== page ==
There has been a social-media backlash after a number of women were reportedly refused entry to the Cannes Palais on account of their footwear at the premier of Todd Haynes’ Carol on Sunday night.
According to Screen Daily, a group of women were denied entry to the red carpet for not wearing high heels. The women, “some older with medical conditions” were turned away for wearing flats.
People have taken to Twitter to vent their fury and the hashtag #cannesheels has been trending.
Senna and Amy Winehouse biopic (Amy) director, Asif Kapadia, tweeted that his wife had encountered the same resistance.
Screen reported that “the festival declined to comment on the matter, but it did confirm that it is obligatory for all women to wear high-heels to red-carpet screenings.”
However, the website states only that “black tie/evening dress is required for gala screenings. For all other screenings appropriate smart dress is sufficient.” There is no mention of high-heels.
A regular attendee told Screen: “ I’ve heard this happening several times now, even to older women who can’t wear heels for medical reasons. It’s bulls***.”
Fuck me, if I were Charlize Theron, or any A-list actress, I’d walk out of the entire event right now - IN SOME COMFY FLATS.— Caitlin Moran (@caitlinmoran) May 19, 2015
The feminist movement has welcomed some famous film industry supporters of late. This past week alone saw the release of Mad Max: Fury Road, a film considered so ‘feminist’ it set the men’s rights groups into meltdown (the filmmakers sought feedback from Vagina Monologues playwright, Eve Ensler whilst scripting the female characters), and a panel of actors and directors at the UN’s HeForShe event including Salma Hayek, criticise Hollywood for its dated gender bias. The festival itself opened this year with a film by a female director, for the first time in 28 years.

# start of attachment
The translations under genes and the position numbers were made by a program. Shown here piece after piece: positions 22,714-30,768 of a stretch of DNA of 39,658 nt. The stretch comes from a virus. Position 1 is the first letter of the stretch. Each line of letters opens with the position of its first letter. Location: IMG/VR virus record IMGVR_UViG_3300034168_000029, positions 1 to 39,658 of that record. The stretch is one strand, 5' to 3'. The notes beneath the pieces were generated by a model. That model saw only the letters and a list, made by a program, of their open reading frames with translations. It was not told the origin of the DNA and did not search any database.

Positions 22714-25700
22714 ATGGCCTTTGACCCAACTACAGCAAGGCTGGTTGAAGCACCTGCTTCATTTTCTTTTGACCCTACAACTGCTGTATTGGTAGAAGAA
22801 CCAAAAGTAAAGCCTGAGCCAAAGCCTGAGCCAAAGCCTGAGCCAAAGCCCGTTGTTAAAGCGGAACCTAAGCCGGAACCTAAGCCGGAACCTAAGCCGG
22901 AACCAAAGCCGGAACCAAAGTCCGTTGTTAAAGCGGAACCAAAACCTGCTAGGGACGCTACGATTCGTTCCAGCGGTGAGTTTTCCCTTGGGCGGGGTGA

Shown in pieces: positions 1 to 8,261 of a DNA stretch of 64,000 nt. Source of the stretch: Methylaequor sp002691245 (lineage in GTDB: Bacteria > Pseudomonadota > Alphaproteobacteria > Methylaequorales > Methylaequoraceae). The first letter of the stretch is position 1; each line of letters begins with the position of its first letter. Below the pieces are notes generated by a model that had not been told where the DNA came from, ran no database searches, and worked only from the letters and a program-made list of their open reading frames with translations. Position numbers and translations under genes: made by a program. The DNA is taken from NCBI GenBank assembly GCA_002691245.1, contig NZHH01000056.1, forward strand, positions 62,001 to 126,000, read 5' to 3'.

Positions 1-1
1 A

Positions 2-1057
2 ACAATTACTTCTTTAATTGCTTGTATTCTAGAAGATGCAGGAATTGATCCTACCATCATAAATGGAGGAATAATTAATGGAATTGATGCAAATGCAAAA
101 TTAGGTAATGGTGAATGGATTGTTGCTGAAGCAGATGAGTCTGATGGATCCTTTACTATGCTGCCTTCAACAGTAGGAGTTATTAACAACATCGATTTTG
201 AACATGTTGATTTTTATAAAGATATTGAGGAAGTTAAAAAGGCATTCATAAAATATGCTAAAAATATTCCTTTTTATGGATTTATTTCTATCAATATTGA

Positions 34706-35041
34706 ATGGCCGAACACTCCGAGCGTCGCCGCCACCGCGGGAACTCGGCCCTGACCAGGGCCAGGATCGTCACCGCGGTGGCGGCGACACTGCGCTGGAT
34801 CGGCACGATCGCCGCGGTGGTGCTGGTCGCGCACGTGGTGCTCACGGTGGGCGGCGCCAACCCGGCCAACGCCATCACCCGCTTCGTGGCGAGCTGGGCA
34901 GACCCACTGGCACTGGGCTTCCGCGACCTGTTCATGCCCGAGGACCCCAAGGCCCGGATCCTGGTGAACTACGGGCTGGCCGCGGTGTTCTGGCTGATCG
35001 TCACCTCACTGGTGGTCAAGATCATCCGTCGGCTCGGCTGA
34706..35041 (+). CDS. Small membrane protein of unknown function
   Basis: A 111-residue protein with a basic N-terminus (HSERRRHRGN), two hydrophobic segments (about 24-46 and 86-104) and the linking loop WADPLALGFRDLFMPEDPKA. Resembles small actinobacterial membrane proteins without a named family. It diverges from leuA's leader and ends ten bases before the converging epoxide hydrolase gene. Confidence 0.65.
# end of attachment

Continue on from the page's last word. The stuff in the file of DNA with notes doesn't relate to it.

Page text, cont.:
So, naturally, the premier of a progressive film such as Carol, got us all excited for the latest in a line of female triumphs. The film (starring Cate Blanchett and Rooney Mara), a lesbian romance set in 1950s America, was widely anticipated by the LGBT community. The film has an anti-establishment bent, rejecting societal norms. Unfortunately, when Carol premiered at Cannes, the heels debacle rather ironically distracted from the film itself.
We are all for dress codes – half of the fun of a red carpet event is seeing the frocks, and black tie is obligatory for men – but these women were reportedly wearing smart rhinestone pumps, not beaten-up Adidas Superstars. And how do Cannes define ‘high-heels’, is it in inches, or circumference – do Cuban heels count? In which case should men not be subjected to the same archaic rules?
Stylist have requested comment from the festival organisers and are waiting for a response. Watch this space.
Images: Rex Features